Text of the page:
I have a staged supply patient who uses diazepam for anxiety. He sometimes seems wary of questions we see as supportive.
What can we do to ensure he doesn’t feel stigmatised and we don’t further contribute to his anxiety?
As pharmacists, we understand staged supply arrangements to be supportive and guided by a desire to support health and wellbeing. However, not all patients see staged supply as necessary or beneficial. This includes even when the service is self-initiated.
Stigma can result from feelings of being treated differently, and aspects of staged supply are different to other supply arrangements. This includes the requirement to attend the pharmacy more frequently, not being ‘trusted’ to manage medicines independently, or the operation of staged supply feeling different to other supply arrangements.
The PSA’s Guidelines for pharmacists providing staged supply service provide support to operating a patient-centred service and to aid communication with the patient and prescriber.1 Clear processes, consistency and care are all essential attributes of a non-stigmatising service.
I’ve provided staged supply services in multiple pharmacies, including to a number of people who attended clinics at a nearby mental health hospital. The most successful approaches maintain a straightforward protocol that is followed by every pharmacist for each patient and promotes open dialogue.
In my experience, the initial consultation is crucial. Before staged supply starts, an open conversation about the service should occur. The conversation should be patient focused, maintain their privacy and dignity, and should cover1:
- reason for staged supply
- patient, pharmacist and prescriber goals of therapy
- process for supply
- responsibilities of the patient and pharmacist
- approach to missed or lost doses
- any possible adverse effects, including symptoms of withdrawal due to decreased dose
- service fees and/or funding arrangement (as applicable).
Having this clear conversation can help to manage expectations and build rapport with the patient. Written staged supply agreements, can be useful to guide this conversation. For more information, visit: https://bit.ly/2U8Ucax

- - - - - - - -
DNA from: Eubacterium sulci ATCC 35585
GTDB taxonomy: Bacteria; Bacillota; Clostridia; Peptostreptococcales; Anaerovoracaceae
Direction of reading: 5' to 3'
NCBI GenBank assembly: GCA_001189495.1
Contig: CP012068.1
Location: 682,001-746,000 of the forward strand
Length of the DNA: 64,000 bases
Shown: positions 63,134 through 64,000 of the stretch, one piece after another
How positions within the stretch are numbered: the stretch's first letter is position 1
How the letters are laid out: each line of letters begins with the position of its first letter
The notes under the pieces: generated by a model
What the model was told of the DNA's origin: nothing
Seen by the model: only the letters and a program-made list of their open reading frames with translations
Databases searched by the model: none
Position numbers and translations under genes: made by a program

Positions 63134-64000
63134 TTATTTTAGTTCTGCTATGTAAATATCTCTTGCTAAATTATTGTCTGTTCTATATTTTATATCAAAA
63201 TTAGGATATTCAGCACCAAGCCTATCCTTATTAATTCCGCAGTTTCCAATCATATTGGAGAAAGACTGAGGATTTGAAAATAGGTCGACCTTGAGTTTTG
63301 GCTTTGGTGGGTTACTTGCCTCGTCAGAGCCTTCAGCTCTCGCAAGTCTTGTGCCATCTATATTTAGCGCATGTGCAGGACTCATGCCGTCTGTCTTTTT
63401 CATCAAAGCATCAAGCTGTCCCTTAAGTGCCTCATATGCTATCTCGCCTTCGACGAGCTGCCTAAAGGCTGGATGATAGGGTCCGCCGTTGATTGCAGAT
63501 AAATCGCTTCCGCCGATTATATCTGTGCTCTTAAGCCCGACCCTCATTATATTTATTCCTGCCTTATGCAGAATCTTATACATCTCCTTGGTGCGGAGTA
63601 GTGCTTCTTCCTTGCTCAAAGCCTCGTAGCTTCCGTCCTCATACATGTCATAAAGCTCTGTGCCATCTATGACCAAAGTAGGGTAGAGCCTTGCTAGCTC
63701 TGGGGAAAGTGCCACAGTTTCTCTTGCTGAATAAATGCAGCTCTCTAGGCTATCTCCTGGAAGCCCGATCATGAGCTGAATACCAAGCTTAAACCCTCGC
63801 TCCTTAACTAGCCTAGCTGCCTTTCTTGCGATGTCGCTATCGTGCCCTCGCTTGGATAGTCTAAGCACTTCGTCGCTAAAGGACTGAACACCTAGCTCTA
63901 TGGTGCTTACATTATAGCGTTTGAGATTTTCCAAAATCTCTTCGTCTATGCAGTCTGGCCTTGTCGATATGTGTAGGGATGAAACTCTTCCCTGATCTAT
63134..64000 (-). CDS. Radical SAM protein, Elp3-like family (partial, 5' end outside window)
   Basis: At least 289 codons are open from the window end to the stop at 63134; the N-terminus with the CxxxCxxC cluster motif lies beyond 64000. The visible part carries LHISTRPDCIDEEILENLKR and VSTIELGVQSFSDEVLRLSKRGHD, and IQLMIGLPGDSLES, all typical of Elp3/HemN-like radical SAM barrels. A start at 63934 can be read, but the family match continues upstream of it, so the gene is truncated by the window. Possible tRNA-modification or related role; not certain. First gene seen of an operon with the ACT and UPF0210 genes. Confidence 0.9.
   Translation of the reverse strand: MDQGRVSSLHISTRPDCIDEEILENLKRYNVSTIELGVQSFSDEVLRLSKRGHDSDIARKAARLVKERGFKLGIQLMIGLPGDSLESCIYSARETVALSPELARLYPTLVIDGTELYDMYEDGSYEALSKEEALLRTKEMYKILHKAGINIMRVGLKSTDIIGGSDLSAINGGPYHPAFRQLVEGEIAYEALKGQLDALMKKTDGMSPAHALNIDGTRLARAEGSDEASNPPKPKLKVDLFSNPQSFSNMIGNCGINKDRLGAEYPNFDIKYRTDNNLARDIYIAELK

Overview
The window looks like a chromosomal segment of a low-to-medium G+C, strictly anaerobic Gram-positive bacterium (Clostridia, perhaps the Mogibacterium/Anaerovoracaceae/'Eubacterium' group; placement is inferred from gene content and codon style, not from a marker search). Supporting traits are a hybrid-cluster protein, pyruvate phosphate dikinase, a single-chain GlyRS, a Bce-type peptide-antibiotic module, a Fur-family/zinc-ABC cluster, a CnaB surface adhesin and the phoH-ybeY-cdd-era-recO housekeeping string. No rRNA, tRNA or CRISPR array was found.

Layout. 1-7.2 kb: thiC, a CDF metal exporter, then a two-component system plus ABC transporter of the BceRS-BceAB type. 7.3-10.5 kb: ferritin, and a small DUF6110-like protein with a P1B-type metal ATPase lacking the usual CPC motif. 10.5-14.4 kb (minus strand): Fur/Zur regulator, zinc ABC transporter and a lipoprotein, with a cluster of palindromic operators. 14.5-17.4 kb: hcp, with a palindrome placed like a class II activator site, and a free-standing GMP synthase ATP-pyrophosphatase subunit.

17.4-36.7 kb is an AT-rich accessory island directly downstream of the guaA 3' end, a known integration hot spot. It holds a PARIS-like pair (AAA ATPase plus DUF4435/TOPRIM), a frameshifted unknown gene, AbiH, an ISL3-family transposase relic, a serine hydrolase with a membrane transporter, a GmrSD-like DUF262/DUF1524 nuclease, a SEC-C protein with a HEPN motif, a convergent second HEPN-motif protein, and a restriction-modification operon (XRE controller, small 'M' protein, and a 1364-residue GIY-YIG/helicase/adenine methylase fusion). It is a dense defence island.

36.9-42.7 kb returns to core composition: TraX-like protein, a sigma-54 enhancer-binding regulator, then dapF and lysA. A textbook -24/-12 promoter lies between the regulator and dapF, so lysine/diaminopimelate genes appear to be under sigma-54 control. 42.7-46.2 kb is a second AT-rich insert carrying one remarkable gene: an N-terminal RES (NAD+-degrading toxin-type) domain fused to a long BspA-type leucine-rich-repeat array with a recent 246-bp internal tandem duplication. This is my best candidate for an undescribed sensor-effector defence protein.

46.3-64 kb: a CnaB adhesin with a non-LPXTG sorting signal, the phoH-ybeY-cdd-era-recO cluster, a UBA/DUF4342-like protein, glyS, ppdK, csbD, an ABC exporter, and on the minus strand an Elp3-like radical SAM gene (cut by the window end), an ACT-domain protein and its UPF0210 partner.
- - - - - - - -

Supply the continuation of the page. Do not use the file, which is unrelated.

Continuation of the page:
Periodically reviewing staged supply arrangements with existing patients can also be beneficial.
Showing empathy and positively framing questions during supply can help to minimise any contribution to a person’s anxiety and further build rapport. Instead of asking, ‘You’re upset, what’s wrong?’, try ‘You don’t seem like your usual self. Is everything OK?’
Privacy is vital. The service area should be in a part of the pharmacy that maintains the patient’s privacy, allows for supervised dosing, if required, and should be away from high traffic areas. This will help reduce any negativity a person may feel towards the service, maintains dignity and provides an ideal area for pharmacist counselling.
Training all pharmacy staff about the service is required to minimise miscommunication, confusion, awkwardness or misunderstanding that may occur when patients are requesting collection of their medicine, which can contribute to stress or anxiety.
- Pharmaceutical Society of Australia. Guidelines for pharmacists providing staged supply service. 2017. At: ppaonline.com.au/wp-content/uploads/2019/01/PSA-Staged-Supply-Guidelines.pdf
Jacob Warner BPharm MPS is a PSA Professional Practice Pharmacist – Team Lead in Melbourne. Jacob has worked in both community and hospital settings and has been involved in guideline development.
Prepared with support from Peter Guthrey MPS, PSA Senior Pharmacist – Strategic Policy
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